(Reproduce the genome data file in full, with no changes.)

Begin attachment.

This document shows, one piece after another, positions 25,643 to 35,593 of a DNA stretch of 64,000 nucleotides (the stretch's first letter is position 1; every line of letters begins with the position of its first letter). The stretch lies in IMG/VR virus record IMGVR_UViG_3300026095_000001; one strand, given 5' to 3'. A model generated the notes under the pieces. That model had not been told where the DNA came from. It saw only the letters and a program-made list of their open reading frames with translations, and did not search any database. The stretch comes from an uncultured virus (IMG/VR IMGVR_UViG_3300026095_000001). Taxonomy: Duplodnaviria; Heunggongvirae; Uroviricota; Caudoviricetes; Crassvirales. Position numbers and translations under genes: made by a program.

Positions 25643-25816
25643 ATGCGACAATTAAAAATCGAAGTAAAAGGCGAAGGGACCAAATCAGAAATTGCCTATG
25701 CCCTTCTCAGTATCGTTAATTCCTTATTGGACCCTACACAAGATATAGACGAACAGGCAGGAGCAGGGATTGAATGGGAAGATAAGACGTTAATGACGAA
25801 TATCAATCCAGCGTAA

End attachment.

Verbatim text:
This document shows, one piece after another, positions 25,643 to 35,593 of a DNA stretch of 64,000 nucleotides (the stretch's first letter is position 1; every line of letters begins with the position of its first letter). The stretch lies in IMG/VR virus record IMGVR_UViG_3300026095_000001; one strand, given 5' to 3'. A model generated the notes under the pieces. That model had not been told where the DNA came from. It saw only the letters and a program-made list of their open reading frames with translations, and did not search any database. The stretch comes from an uncultured virus (IMG/VR IMGVR_UViG_3300026095_000001). Taxonomy: Duplodnaviria; Heunggongvirae; Uroviricota; Caudoviricetes; Crassvirales. Position numbers and translations under genes: made by a program.

Positions 25643-25816
25643 ATGCGACAATTAAAAATCGAAGTAAAAGGCGAAGGGACCAAATCAGAAATTGCCTATG
25701 CCCTTCTCAGTATCGTTAATTCCTTATTGGACCCTACACAAGATATAGACGAACAGGCAGGAGCAGGGATTGAATGGGAAGATAAGACGTTAATGACGAA
25801 TATCAATCCAGCGTAA